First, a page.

The announcement sparked a debate among defence analysts over whether the Bradleys and Marders are tanks since they both have tracks rather than wheels. Most military experts, however, agree that the Bradley and Marder do not meet the “tank” definition since they have smaller guns, shorter firing ranges, and they’re not designed to engage other tanks.
‘What is happening to the Leopard 2s?’
While Britain’s Challenger 2 makes the MBT grade, military experts note that the weekend’s announcement of a squadron of 14 vehicle deliveries is unlikely to significantly shift the dynamic on the Ukrainian battlefield.
“The Ukrainian military needs a more sustainable tank fleet. Supplying an artisanal quantity of the Challenger 2 is symbolic, but it’s not a sustainable option,” explained Shashank Joshi, defence editor at the Economist and visiting fellow at Kings College London. “The main question is, what is happening to the Leopard 2s all over Europe?”
The Leopard 2 tank, first introduced in 1979 and upgraded multiple times since, is used by 13 European armies: Austria, Denmark, Finland, Germany, Greece, Hungary, Norway, Poland, Portugal, Spain, Sweden, Switzerland and Turkey.
Together, those 13 armies have more than 2,000 Leopard 2 vehicles “across different variants and levels of readiness”, according to the European Council on Foreign Relations (ECFR). “The more that countries donate tanks, the easier it will be to share the burden of giving them away,” said the ECFR in a September 2022 report.
Tank logistics and economies of scale
Supplying Ukraine battle tanks in bulk also overcomes the logistical and training challenges that MBTs pose, according to military experts.
The Leopard 2 weighs around 69 tonnes and the Challenger 2 is nearly 72 tonnes, making them at least 20 tonnes heavier than the Soviet-designed MBTs currently used by Ukraine.
While the Ukrainian forces have the knowhow to operate Soviet-designed tanks, training them to use NATO-supplied tanks would take at least two months, Thornton estimates.
In addition, the heavy tanks require combat engineering and mobility support vehicles to operate on the battlefield.
But Thornton said the UK decision to provide just 14 heavy armoured vehicles may be more a gesture than an actual game-changer.
“The British offer of mobile battle tanks is symbolic given the numbers. Germany can supply hundreds of mobile battle tanks. If that happens, then the logistics chain, the repair equipment, all the ammunition, the support vehicles, all the kind of bits and bobs that support the main battle tanks, makes sense,” explained Thornton.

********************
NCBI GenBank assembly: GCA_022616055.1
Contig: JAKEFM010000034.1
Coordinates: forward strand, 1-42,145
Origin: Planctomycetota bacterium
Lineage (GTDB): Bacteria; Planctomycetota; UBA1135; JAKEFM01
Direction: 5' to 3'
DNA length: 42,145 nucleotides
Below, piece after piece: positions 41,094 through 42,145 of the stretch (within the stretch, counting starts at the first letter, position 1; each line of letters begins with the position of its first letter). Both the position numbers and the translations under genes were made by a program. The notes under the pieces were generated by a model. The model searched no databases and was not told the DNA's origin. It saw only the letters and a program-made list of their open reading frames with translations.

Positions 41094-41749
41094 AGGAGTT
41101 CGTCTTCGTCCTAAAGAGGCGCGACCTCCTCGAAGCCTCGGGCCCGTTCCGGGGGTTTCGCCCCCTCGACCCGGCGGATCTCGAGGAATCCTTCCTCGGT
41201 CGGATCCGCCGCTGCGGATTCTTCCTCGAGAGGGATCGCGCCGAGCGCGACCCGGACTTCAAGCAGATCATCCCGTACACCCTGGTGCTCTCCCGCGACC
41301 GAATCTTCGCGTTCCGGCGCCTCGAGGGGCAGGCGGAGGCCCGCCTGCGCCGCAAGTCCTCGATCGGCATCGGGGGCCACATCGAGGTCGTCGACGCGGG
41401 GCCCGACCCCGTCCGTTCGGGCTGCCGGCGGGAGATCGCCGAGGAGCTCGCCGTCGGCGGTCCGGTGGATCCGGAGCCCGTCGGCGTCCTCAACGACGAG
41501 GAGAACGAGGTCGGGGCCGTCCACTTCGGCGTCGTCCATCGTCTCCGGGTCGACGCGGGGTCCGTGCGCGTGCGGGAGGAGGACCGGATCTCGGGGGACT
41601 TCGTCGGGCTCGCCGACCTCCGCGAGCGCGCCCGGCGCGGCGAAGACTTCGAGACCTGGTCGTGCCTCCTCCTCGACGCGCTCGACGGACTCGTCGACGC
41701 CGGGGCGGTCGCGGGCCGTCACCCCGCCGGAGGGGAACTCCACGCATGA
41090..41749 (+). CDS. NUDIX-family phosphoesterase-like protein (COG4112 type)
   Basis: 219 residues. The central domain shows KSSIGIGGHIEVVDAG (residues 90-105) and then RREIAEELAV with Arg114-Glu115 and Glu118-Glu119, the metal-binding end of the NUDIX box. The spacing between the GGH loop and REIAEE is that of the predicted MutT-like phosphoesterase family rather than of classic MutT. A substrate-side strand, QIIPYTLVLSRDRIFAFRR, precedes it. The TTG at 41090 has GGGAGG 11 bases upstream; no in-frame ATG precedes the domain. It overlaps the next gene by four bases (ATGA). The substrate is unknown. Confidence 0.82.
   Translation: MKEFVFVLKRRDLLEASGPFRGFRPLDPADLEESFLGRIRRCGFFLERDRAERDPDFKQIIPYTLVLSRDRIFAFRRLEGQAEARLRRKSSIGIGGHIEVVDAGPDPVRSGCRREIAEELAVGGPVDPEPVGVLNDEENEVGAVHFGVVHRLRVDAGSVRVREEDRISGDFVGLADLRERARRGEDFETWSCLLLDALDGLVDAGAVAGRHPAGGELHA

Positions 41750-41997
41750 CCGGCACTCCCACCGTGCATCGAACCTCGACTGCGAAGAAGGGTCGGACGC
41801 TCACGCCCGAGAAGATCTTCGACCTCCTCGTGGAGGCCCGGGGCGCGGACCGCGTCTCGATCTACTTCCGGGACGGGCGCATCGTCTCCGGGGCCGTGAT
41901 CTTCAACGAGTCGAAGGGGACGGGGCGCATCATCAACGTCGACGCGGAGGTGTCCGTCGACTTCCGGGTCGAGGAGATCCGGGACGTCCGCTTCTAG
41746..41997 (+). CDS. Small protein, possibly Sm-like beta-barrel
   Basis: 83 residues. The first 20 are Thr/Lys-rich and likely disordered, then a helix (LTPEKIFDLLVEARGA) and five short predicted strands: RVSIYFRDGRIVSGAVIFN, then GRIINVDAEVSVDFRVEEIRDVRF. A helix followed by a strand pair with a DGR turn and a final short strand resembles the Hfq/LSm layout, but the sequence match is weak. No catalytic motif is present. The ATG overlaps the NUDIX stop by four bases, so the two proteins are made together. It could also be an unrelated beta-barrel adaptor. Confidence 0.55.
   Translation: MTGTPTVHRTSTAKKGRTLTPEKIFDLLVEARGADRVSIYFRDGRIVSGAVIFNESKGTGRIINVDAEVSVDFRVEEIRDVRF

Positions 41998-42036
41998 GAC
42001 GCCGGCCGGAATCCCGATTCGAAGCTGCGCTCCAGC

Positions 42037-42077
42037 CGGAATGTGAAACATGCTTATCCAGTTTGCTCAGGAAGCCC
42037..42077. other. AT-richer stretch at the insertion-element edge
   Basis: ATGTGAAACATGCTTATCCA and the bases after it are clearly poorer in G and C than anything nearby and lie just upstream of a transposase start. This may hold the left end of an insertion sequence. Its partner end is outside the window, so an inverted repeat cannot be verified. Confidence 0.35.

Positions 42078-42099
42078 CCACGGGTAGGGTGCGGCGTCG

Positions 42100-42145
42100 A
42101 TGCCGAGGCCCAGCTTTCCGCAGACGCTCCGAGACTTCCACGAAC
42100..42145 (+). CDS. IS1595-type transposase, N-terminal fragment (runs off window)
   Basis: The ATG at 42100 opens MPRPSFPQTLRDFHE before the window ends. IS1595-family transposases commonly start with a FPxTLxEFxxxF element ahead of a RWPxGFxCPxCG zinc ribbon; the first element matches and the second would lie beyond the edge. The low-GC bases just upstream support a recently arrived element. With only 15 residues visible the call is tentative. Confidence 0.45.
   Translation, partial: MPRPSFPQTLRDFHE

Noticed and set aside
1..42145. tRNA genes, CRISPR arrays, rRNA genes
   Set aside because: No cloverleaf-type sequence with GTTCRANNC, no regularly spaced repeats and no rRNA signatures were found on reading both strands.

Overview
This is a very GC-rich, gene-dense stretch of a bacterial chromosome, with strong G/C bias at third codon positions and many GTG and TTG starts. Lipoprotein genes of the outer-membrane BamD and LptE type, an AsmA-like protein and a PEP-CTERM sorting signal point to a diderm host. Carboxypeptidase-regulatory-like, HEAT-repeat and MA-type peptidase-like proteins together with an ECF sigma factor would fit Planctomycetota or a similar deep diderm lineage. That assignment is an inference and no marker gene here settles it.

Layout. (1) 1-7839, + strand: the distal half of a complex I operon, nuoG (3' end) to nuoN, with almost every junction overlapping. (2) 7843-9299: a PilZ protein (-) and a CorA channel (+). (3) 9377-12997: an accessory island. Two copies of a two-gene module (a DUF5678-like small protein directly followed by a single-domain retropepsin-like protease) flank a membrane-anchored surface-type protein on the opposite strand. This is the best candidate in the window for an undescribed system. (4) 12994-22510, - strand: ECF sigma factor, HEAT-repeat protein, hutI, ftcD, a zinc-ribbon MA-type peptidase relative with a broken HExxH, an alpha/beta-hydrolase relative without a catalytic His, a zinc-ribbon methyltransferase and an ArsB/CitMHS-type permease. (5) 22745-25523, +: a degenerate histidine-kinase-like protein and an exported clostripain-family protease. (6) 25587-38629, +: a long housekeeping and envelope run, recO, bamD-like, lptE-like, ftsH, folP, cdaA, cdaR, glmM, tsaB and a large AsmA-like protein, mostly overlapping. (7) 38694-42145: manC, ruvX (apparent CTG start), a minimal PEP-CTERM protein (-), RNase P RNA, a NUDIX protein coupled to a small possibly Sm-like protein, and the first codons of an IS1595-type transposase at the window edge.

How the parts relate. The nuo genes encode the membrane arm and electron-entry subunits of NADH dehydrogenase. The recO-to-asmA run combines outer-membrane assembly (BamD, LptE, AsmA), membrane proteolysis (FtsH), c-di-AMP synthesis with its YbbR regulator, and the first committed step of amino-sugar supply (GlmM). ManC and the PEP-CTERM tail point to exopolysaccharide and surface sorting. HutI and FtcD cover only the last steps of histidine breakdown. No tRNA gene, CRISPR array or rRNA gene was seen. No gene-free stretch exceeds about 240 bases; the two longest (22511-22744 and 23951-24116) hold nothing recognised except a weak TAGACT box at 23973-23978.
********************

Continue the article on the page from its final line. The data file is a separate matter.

“Britain made a grandstanding offer that didn’t mean anything on the battlefield,” added Thornton. “But Germany is the holdup.”
Helmets, but not battle tanks
When the war began on February 24, Germany – with its dependence on cheap Russian energy and its postwar commitment to pacifism – was considered the weak link in the Western response to Russian aggression.
Chancellor Angela Merkel’s successor, Scholz, promised a watershed turning point by standing up to Putin, increasing defence spending and lifting postwar German military taboos.
Almost a year later though, critics says Scholz has either not delivered on his promises or he’s done too little, too late.
While she was defence minister, Lambrech absorbed some of the hardest blows, particularly with her gaffes on delivering 5,000 helmets to Ukraine when the country was in dire need of weapons to block Russian tanks advancing on the capital.
Lambrech’s exit provides Scholz an opportunity to appoint a successor who can, at the very least, be viewed as being up to the task. But the new German defence minister will quickly be thrown into the deep end of the job. US Defence Secretary Austin arrives in Berlin this week and will be holding talks ahead of Friday’s meeting at the Ramstein Air Base. On Sunday, the German and French governments will hold bilateral security talks.
With just days to go before the Ramstein meeting, and with the German defence ministry plunged into a leadership transition, expectations for substantial MBT commitments remain low. “I’m not certain we will get a firm decision on the German Leopard 2. This is subject to coalition politics inside Germany,” said Joshi.
Thornton concedes that the symbolic British Challenger 2 offer has put pressure on Germany to increase their help to Ukraine, but it may not arrive in the form of the much-desired battle tanks. “There will be some sort of increase in help,” he said. “But the degree of help is difficult to judge.”